In what follows, we use this sigmoid function to model these performance parameters and seek to maximize them. You can bypass the rest of this section to avoid some mathematical details and to continue the discussion below in Section 3.3.

In general, we can model the sigmoid behavior with the following function [51]:


where a is the absolute minimum of the function, b is the absolute maximum of the function, x0 is the location of the inflection point, and k is related to the curve’s steepness near the inflection region (Figure 5). If we know the range of the function (i.e., ymin and ymax), we can always transform S into a function bounded between 0 and 1 as follows:


Notice that the derivative is maximum when x = x0, that is, at the inflection point.

Figure 5. Sigmoid function with all the fitting parameters.

We can formulate a perceived bit-rate (PBR) model by defining the perceived bit (PB) as a vector in which each component corresponds to one of the parameters we wish to model. In our case, we would like to model field-of-view, brightness, color, frames-per-second, pixels-per-inch, and depth resolution, expressed by x1, x2, x3, x4, x5, and x6, respectively:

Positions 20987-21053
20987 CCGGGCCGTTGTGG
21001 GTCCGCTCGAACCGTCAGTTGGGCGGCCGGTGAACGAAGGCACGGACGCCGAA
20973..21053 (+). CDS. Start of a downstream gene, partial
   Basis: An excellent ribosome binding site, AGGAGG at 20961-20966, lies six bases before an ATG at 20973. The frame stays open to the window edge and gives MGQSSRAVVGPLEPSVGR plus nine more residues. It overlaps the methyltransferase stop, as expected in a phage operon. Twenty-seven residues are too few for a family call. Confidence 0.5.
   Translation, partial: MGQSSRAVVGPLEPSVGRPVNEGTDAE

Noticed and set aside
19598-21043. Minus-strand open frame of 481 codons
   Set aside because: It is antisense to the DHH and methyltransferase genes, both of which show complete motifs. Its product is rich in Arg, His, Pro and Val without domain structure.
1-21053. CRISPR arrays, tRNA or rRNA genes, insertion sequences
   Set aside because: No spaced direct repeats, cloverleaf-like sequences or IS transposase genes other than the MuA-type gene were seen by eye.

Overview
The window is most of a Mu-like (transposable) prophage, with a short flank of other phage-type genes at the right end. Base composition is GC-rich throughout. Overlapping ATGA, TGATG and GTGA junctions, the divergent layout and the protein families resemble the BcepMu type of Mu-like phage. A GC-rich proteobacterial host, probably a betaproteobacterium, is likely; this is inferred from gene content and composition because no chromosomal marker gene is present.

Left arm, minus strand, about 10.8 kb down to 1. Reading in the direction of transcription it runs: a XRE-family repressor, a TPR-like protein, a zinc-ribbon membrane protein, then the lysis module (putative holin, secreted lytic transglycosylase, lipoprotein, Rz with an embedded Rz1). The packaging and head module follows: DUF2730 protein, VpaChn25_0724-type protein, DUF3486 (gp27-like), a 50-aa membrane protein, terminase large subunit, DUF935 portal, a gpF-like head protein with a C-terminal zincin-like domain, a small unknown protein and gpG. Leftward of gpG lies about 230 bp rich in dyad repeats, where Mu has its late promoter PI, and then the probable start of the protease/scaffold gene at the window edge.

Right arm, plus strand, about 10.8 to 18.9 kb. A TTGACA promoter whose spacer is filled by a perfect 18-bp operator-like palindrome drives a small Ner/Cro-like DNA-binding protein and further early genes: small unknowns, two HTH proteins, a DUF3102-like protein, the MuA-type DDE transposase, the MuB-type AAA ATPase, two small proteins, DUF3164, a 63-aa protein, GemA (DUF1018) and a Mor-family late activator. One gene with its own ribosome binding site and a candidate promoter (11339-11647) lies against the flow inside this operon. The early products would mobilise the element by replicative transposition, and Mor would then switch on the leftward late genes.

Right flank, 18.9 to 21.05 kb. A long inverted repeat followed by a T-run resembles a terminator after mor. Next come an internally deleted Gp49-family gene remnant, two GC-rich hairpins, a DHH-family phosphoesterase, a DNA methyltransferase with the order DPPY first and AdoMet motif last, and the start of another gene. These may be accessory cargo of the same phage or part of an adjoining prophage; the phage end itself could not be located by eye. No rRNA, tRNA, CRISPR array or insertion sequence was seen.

Where Fi is a sigmoid-like function with argument taken to be parameter i. The PBR is the total derivative of PB with respect to time:


Assuming that the parameters are all independent, the maximum will occur when each component is maximized. Because all Fi’s are modeled as sigmoid functions, the PBR will be maximum when all parameters are at their respective inflection points. Therefore, we can define a vector corresponding to the set of parameters that produce a maximum PBR. The challenge then becomes searching the parameter space and finding the real-world parameters that fit the sigmoid functions to minimize the error in terms of field-of-view span, intensity span, color depth, frame rate, spatial resolution, and depth resolution for the human vision, both physiological and psychological.

Assuming that we can normalize with respect to the range of the function so we can use equation [2], we can define the PBR in matrix form as (PBRM) as:


Then, the goal is to minimize: